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  • tse

    Accepted author manuscript, 1 MB, PDF-document

DOI

Current metrics for assessing the adequacy of a test-suite plainly focus on the number of components (be it lines, branches, paths) covered by the suite, but do not explicitly check how the tests actually exercise these components and whether they provide enough information so that spectrum-based fault localization techniques can perform accurate fault isolation. We propose a metric, called DDU, aimed at complementing adequacy measurements by quantifying a test-suite’s diagnosability, i.e., the effectiveness of applying spectrum-based fault localization to pinpoint faults in the code in the event of test failures. Our aim is to increase the value generated by creating thorough test-suites, so they are not only regarded as error detection mechanisms but also as effective diagnostic aids that help widely-used fault-localization techniques to accurately pinpoint the location of bugs in the system. We have performed a topology-based simulation of thousands of spectra and have found that DDU can effectively establish an upper bound on the effort to diagnose faults. Furthermore, our empirical experiments using the Defects4J dataset show that optimizing a test suite with respect to DDU yields a 34% gain in spectrum-based fault localization report accuracy when compared to the standard branch-coverage metric.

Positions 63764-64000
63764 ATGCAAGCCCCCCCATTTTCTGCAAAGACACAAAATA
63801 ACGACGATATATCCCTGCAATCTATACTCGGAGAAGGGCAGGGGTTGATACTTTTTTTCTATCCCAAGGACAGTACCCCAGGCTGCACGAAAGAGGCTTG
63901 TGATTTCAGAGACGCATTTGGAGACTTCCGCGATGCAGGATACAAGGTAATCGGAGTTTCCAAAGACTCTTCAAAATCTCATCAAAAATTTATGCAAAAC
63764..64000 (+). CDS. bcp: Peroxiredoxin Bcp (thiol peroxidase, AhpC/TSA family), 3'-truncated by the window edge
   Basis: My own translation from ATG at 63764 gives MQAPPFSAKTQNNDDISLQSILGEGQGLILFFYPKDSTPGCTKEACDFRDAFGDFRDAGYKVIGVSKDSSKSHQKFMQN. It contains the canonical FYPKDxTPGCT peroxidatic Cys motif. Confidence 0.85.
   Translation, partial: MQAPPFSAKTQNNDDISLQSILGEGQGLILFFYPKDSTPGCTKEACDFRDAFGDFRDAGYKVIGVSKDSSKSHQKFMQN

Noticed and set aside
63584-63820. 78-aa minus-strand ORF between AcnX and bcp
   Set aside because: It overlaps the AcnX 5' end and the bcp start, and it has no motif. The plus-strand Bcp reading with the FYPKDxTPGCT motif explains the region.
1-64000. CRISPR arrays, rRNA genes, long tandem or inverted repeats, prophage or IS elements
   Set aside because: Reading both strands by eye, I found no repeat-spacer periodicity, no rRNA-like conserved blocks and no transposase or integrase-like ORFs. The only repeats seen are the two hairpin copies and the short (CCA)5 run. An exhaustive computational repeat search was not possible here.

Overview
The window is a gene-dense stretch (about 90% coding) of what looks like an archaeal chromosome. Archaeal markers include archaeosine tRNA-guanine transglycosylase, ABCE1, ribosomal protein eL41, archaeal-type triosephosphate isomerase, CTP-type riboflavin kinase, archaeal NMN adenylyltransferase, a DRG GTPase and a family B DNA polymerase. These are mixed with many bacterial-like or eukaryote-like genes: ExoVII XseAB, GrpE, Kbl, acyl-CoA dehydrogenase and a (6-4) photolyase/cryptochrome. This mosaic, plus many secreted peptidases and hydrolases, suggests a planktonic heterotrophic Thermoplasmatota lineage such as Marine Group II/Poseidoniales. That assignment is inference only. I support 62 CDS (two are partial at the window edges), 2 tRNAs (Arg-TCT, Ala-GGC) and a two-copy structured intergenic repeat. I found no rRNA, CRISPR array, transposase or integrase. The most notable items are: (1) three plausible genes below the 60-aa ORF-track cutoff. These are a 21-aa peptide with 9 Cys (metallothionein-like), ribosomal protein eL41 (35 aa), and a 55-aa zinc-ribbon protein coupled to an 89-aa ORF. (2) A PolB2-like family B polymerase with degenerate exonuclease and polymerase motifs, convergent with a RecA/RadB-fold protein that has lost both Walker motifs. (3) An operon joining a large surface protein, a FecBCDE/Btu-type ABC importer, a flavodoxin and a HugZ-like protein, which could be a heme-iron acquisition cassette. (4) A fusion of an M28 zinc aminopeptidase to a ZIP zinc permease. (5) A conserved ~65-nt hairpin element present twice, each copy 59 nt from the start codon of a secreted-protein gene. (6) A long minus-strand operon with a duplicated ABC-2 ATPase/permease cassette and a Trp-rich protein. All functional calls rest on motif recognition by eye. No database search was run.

Original languageUndefined/Unknown
Pages (from-to)1-20
Number of pages20
JournalIEEE Transactions on Software Engineering
DOIs
Publication statusE-pub ahead of print - 1 Mar 2019

    Research areas

  • Software, Measurement uncertainty, Diversity reception, Cognition, Current measurement, Tools, Testing, Coverage, Diagnosability

ID: 69877646